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We are currently recruiting both children and adults to take part in our research. If you would like to add your details to our research database please click on the link below. By adding your details to our database, we will be able to contact you with information about studies that you or your child may be eligible for. You can then decide whether or not you would like to take part.

In addition to obtaining data from individuals with a diagnosis of autism spectrum conditions (ASC), we need to be able to compare the results to those obtained from individuals without a diagnosis of ASC. Therefore you, or your child, can also contribute to our research even if you (or they) don't have a diagnosis of ASC.

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Join our Autism database - Adult

Studies recruiting now

 

The impact of SOX11-syndrome (2p25.2 deletion): an interview study

Louis Stokes

Project summary: SOX11-syndrome is a recently discovered condition reported to impact different aspects of life, including cognition and behaviour. Due to the recent discovery of this syndrome, we do not fully understand the impact that it has on the individual or caregivers. It is hoped that through understanding the impact of this syndrome, better interventions can be put into place to support the individual and their family, and professionals in education and healthcare settings can be better informed about the outcomes of the syndrome. This research will speak to the caregivers of individuals with this syndrome and will explore what impact it has on multiple areas, including development, education, and family life. Participating in this study involves taking part in a semi-structured interview lasting approximately 60 minutes.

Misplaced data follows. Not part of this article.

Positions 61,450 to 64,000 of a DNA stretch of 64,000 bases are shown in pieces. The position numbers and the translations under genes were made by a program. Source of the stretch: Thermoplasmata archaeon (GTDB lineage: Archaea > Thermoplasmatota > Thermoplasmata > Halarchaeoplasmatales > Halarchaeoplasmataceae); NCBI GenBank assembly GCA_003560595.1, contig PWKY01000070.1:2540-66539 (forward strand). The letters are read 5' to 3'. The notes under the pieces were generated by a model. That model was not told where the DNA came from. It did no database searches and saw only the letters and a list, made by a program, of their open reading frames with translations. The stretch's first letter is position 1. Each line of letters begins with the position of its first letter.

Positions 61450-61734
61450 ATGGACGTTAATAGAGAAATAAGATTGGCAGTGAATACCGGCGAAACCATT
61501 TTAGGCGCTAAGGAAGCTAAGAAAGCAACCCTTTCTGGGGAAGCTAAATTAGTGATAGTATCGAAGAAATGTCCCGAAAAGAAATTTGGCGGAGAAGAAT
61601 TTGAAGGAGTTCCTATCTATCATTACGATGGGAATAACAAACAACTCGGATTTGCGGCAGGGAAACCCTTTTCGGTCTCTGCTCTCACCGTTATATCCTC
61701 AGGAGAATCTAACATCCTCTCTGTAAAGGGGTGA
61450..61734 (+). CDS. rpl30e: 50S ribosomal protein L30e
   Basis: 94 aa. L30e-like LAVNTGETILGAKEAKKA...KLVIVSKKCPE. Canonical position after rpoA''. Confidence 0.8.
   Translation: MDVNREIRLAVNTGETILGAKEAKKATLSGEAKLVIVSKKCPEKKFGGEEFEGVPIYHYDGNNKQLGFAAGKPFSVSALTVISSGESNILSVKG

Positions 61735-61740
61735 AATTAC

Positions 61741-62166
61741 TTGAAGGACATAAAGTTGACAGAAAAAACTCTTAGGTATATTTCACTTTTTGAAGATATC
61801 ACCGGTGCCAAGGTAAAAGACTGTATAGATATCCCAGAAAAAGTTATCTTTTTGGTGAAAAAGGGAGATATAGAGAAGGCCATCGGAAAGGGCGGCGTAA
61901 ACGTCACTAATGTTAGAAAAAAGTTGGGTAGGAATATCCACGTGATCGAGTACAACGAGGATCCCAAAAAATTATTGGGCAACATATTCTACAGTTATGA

Lead researcher: Louis Stokes   E-mail: lsstokes1@sheffield.ac.uk    Project supervisors: Dr Megan Freeth and Dr Alisdair McNeill

Note: If you would like further information, please e-mail Louis

 

Self-compassion and ADHD

Daniele Beaton

Project summary: This research aims to compare levels of self-compassion between adults who have ADHD and adults who do not have ADHD. Self-compassion is simply a measure of how much compassion we direct inwards towards ourselves. We aim to test this using an online experimental paradigm, rather than just focusing on questionnaires - in order to be certain that the results we are findings are true and representative. We want to recruit both people aged 18+ who have a diagnosis of ADHD and also people who do not have a diagnosis of ADHD. Unfortunately, if you have dyslexia, a personality disorder or a motor disorder you do not meet the criteria to take part in this study. Participation involves completing a questionnaire taking around 10-minutes to complete, and an online experimental task that will take between 20-30 minutes to complete. If you choose, you can also be entered into a prize draw to win one of two #25 Amazon vouchers.